Ron Washington

Ron Washington vs. Tony La Russa: not the mismatch everyone’s making it out to be

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One thing that keeps popping up as I talk to fans and radio hosts and stuff this week is the notion that Tony La Russa gives the Cardinals an edge because he’s going to manage circles around Ron Washington.  I get why people say this, but I think it gets the story way wrong, and does a disservice to Washington.

At the outset, let me be clear: La Russa is an exceptional manager. Probably the best in the past 50 years and there’s an argument for going back further. I and others take swipes at him all of the time because we don’t much care for his style or demeanor, but you can’t argue with his greatness and success. It’s ridiculous that the Hall of Fame is going to make him wait until he retires to get his plaque.

2011 may go down as La Russa’s best year ever. He took a team that was out-of-synch for much of the season and made them hum just when they had to hum lest their season end.  He angered all the prospect fanboys in driving Colby Rasmus out of town, but that and its attendant moves ended up working, at least for now. He took what was an atrocious bullpen in the first half of the season and made all kinds of adjustments on the fly to where that weakness is now a clear strength. What’s more, he did it without Dave Duncan who was with his sick wife down the stretch. Oh, and he had that case of shingles or pink eye or whatever it was and fought through it too.  Just crazy-impressive by every measure.

But at the same time, as a lot of Cardinals fans will tell you, La Russa can over think things. Anyone who thinks deeply about things is prone to that, actually.  For all of the moves that work, he’s just as capable of making moves that don’t work, such as intentionally walking a guy when it makes little sense, going too crazy with pitching changes or double switches to gain a platoon advantage when the advantage is far outweighed by the loss of the players he has burned through or — as was the case in this random game in September — doing all of those things at once.

The point here is that, while La Russa is often called a genius, it’s more accurate, I think, to call him a gambler. A smart one who understands the game he plays very, very well, but a gambler all the same. And even the best gamblers lose sometimes. La Russa loses sometimes too, and when he does, it’s often a product of the same sort of decision making process that helps him win all of those other times.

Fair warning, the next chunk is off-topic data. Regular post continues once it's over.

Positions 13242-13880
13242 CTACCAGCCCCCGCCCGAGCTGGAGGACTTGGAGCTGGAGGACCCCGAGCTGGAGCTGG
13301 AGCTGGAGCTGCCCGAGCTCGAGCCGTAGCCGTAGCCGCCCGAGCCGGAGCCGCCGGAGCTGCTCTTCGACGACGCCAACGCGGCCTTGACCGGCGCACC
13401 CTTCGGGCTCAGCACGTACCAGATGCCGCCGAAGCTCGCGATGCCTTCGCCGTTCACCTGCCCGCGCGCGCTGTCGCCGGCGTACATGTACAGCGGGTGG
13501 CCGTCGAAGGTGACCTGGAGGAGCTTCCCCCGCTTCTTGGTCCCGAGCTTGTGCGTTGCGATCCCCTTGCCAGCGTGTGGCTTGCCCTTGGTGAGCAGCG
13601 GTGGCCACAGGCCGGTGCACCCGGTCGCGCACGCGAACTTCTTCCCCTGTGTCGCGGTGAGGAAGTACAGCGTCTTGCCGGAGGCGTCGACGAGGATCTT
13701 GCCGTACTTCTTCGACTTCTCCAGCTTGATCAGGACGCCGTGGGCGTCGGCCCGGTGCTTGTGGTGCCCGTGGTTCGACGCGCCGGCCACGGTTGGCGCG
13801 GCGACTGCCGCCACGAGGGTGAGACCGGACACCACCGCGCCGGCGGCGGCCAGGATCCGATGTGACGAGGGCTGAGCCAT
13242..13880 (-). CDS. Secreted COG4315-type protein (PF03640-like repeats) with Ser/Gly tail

Ron Washington is a totally different kettle of fish.  He’s not the tactical manager La Russa is — no one is — but he gets more criticism for the buttons he pushes or doesn’t push than he deserves.  This is mostly because most people’s exposure to Washington’s style came in last year’s World Series when, no, he didn’t deploy his bullpen in optimal fashion, finding himself unwilling to use relievers when the situation — as opposed to the inning — dictated.

source: Getty ImagesBut that has changed as his roster has changed. Last year his pen was relatively thin, with Neftali Feliz being the only true shutdown guy he had. This year Washington has an embarrassment of bullpen riches at his disposal, and the freedom that kind of talent has given him has loosened him up considerably.  Rarely has he made a misstep this postseason, and if he does so in the World Series it will be because he had to move Heaven and Earth to do it. Feliz, Mike Adams and Alexi Ogando give a guy a hell of a lot of margin for error.

There have been managers who have achieved great success throughout history by laying the heck off and leaving the tactical games to others.  Washington is one of those guys.  He’s aggressive with base running, but it’s probably just because he has a lot of decent base runners who, when they steal, do so at a respectable success rate.  Otherwise: he more or less lets his men play.  He doesn’t walk guys or sacrifice to excess.  He’s willing to let some defense go — say, behind the plate — to make sure the best bats make it into the lineup.  Put simply: Washington doesn’t meddle that much. He lets his players play and he has a lot of good players.

If Washington and La Russa were given robot teams to manage, each with equal talent and outcomes that were predictable to a 99% degree of probability, sure, I’d take La Russa because then the tactics might make a difference. But we don’t have that here. Yes, La Russa may gain some advantages here or there with a genius move, but Washington knows when to get the hell out of the way, and that limits the downside of a tactical mistake. And, it seems, he has more of a margin for error to begin with because he has the slightly more-talented roster.

A managerial mismatch? No way. At least not one that will determine the course of this World Series.

Twins pitcher barfs before almost every appearance

NEW YORK, NY - AUGUST 18:  Ryan O'Rourke #61 of the Minnesota Twins reacts after loading up the bases in the seventh inning against the New York Yankees on August 18, 2015 at Yankee Stadium in the Bronx borough of New York City.  (Photo by Elsa/Getty Images)
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Twins righty Ryan O'Rourke has pitched in 54 big league games. He has barfed before almost every one of them.